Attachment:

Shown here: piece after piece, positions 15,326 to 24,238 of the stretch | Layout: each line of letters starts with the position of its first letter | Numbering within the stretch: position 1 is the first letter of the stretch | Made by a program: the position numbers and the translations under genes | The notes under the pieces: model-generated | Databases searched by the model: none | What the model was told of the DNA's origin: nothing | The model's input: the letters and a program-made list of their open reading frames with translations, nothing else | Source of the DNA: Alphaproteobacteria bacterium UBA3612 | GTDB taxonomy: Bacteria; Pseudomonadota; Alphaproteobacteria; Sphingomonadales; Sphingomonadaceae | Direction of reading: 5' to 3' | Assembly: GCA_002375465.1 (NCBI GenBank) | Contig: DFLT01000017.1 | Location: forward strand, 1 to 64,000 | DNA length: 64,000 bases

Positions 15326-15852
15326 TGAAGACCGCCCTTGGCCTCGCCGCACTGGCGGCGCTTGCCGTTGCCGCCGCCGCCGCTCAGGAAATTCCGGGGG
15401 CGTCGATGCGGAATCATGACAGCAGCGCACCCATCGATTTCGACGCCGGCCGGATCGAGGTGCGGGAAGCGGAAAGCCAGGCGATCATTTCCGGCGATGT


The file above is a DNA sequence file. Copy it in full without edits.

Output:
Shown here: piece after piece, positions 15,326 to 24,238 of the stretch | Layout: each line of letters starts with the position of its first letter | Numbering within the stretch: position 1 is the first letter of the stretch | Made by a program: the position numbers and the translations under genes | The notes under the pieces: model-generated | Databases searched by the model: none | What the model was told of the DNA's origin: nothing | The model's input: the letters and a program-made list of their open reading frames with translations, nothing else | Source of the DNA: Alphaproteobacteria bacterium UBA3612 | GTDB taxonomy: Bacteria; Pseudomonadota; Alphaproteobacteria; Sphingomonadales; Sphingomonadaceae | Direction of reading: 5' to 3' | Assembly: GCA_002375465.1 (NCBI GenBank) | Contig: DFLT01000017.1 | Location: forward strand, 1 to 64,000 | DNA length: 64,000 bases

Positions 15326-15852
15326 TGAAGACCGCCCTTGGCCTCGCCGCACTGGCGGCGCTTGCCGTTGCCGCCGCCGCCGCTCAGGAAATTCCGGGGG
15401 CGTCGATGCGGAATCATGACAGCAGCGCACCCATCGATTTCGACGCCGGCCGGATCGAGGTGCGGGAAGCGGAAAGCCAGGCGATCATTTCCGGCGATGT